A total of 114 IBAs were identified as important for the conservation of migratory (92 for landbirds and 24 for waterbirds). IBAs of conservation importance were found in all five countries, though for landbirds they were primarily concentrated in the northern Andes in Colombia and Venezuela, and for waterbirds along the Caribbean coast of Venezuela and the Pacific coast of Colombia and Ecuador. However, 43 (or 37%) of all important sites are entirely unprotected, underlining the need for new site-based conservation measures to ensure the long-term conservation of both endemic and migratory species.

A pragmatic guide for action to save Brazil's Atlantic forests

22-03-2006

Brazil has more globally threatened birds than any other country on Earth. Of the 111 species at risk of extinction, 98 live in Brazil’s Atlantic forest. But the Atlantic forest is already the most seriously reduced habitat in Brazil, and the last remnants are vanishing fast.

Now a groundbreaking book from BirdLife International describes the 163 most important sites for birds in the 15 Brazilian states that contain Atlantic forest. The book Áreas Importantes para a Conservação das Aves no Brasil (Important Bird Areas in Brazil), with text in Portuguese and English, is the first in a series which will ultimately describe all the Important Bird Areas (IBAs) of Brazil.

Published on 22 March 2006 by SAVE Brasil (BirdLife in Brazil), the book will be launched during the Conference of the Parties for the Convention on Biological Diversity at the Centro de Convenções Expotrade in Curitiba, Paraná, Brazil.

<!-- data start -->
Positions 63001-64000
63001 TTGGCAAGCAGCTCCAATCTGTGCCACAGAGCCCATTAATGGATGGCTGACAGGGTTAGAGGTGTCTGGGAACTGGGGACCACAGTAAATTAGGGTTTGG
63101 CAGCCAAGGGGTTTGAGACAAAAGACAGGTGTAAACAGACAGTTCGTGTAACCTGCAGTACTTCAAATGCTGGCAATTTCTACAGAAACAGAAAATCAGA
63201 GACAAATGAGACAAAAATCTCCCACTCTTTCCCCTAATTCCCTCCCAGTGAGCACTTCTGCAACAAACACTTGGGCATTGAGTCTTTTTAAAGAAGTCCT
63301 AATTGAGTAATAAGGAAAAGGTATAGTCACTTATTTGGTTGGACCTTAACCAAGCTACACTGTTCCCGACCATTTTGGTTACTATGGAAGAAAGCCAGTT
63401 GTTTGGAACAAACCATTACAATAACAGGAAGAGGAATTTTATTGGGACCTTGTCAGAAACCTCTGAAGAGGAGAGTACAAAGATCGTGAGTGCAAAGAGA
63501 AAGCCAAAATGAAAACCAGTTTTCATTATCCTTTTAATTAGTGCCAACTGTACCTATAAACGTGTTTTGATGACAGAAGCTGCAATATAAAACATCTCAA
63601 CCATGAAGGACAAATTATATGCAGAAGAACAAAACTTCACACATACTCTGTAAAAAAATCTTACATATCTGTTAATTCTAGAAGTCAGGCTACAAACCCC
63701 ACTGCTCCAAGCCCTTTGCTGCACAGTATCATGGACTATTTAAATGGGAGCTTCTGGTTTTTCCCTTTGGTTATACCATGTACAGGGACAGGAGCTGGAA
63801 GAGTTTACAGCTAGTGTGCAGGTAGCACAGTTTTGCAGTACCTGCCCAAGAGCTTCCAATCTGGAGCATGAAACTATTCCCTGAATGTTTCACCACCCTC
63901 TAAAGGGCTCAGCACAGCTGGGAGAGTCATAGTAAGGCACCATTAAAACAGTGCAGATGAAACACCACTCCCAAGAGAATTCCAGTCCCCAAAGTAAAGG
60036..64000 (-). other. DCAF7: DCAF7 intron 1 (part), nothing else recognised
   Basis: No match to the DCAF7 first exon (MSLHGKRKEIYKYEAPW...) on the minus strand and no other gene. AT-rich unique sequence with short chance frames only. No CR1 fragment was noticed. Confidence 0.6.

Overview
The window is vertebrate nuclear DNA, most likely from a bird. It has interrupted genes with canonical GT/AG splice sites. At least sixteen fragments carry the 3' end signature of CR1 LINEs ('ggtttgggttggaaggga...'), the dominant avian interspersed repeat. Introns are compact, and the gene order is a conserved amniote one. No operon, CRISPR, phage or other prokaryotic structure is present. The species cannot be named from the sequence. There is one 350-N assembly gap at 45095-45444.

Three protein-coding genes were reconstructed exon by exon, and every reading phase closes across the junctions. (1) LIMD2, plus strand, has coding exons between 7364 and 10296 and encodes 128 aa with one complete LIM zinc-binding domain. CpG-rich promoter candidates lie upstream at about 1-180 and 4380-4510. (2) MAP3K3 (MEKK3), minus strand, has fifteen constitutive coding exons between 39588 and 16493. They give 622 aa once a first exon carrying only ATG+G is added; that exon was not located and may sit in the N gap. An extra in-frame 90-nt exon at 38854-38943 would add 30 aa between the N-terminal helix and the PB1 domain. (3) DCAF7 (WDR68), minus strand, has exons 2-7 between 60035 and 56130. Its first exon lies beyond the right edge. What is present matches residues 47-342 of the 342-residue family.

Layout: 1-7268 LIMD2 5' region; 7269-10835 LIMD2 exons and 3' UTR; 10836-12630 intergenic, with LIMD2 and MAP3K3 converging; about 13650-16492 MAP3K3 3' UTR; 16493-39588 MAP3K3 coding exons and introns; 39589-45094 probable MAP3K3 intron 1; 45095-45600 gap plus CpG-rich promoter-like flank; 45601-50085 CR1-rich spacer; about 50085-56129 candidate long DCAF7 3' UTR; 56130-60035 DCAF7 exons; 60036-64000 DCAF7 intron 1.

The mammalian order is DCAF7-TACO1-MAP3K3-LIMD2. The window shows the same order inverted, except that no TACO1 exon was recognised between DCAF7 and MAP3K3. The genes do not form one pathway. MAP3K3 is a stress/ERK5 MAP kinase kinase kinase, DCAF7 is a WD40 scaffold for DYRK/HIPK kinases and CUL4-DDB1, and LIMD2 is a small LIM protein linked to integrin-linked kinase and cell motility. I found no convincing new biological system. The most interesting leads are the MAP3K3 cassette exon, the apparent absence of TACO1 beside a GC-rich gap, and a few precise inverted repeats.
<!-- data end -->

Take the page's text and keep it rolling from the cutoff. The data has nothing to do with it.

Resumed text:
The book also covers three other habitats found in the 15 states: cerrado, caatinga and pampas.

Brazil’s Atlantic forest includes nine Endemic Bird Areas, home to species found nowhere else. In one state alone, Bahia, 33 restricted-range species are found in the Atlantic forest. Since 1994, 15 previously unknown endemic species have been discovered, hinting at the still unexplored riches of this fast-vanishing habitat.

The sites vary in size from around 600 hectares to more than half-a-million hectares. In total, they cover three per cent of the land area of the 15 states.

"The solution is not just to create new protected areas, but to manage existing ones more effectively." —Jaqueline Goerck, SAVE Brasil

While 73% are in protected areas or private reserves, the remaining 27% have no official protection. But Jaqueline Goerck, SAVE Brasil’s Director says that many officially protected areas of Atlantic forest suffer severe habitat degredation and hunting, and have lost bird species in recent years. "The solution is not just to create new protected areas, but to manage existing ones more effectively," she says.

With this in mind, BirdLife International and SAVE Brasil were determined that this book should not be just another exercise in identifying priority areas for conservation, but should a pragmatic guide for action.

"Some areas are considered irreplaceable, since they contain the largest proportion of one or more species whose extinction is imminent," said Jaqueline Goerck. Ten per cent (16) sites have been chosen as priority areas for action. SAVE Brasil is already working at seven of these, projects are at initial stages in another three, and two more are scheduled for 2006.

Efforts launched to protect Peru's 'forgotten' forests

13-03-2006
Unless the international conservation community moves quickly, species will continue to become extinct in the "forgotten" forests of the Tumbesian region of northern Peru, BirdLife warns today.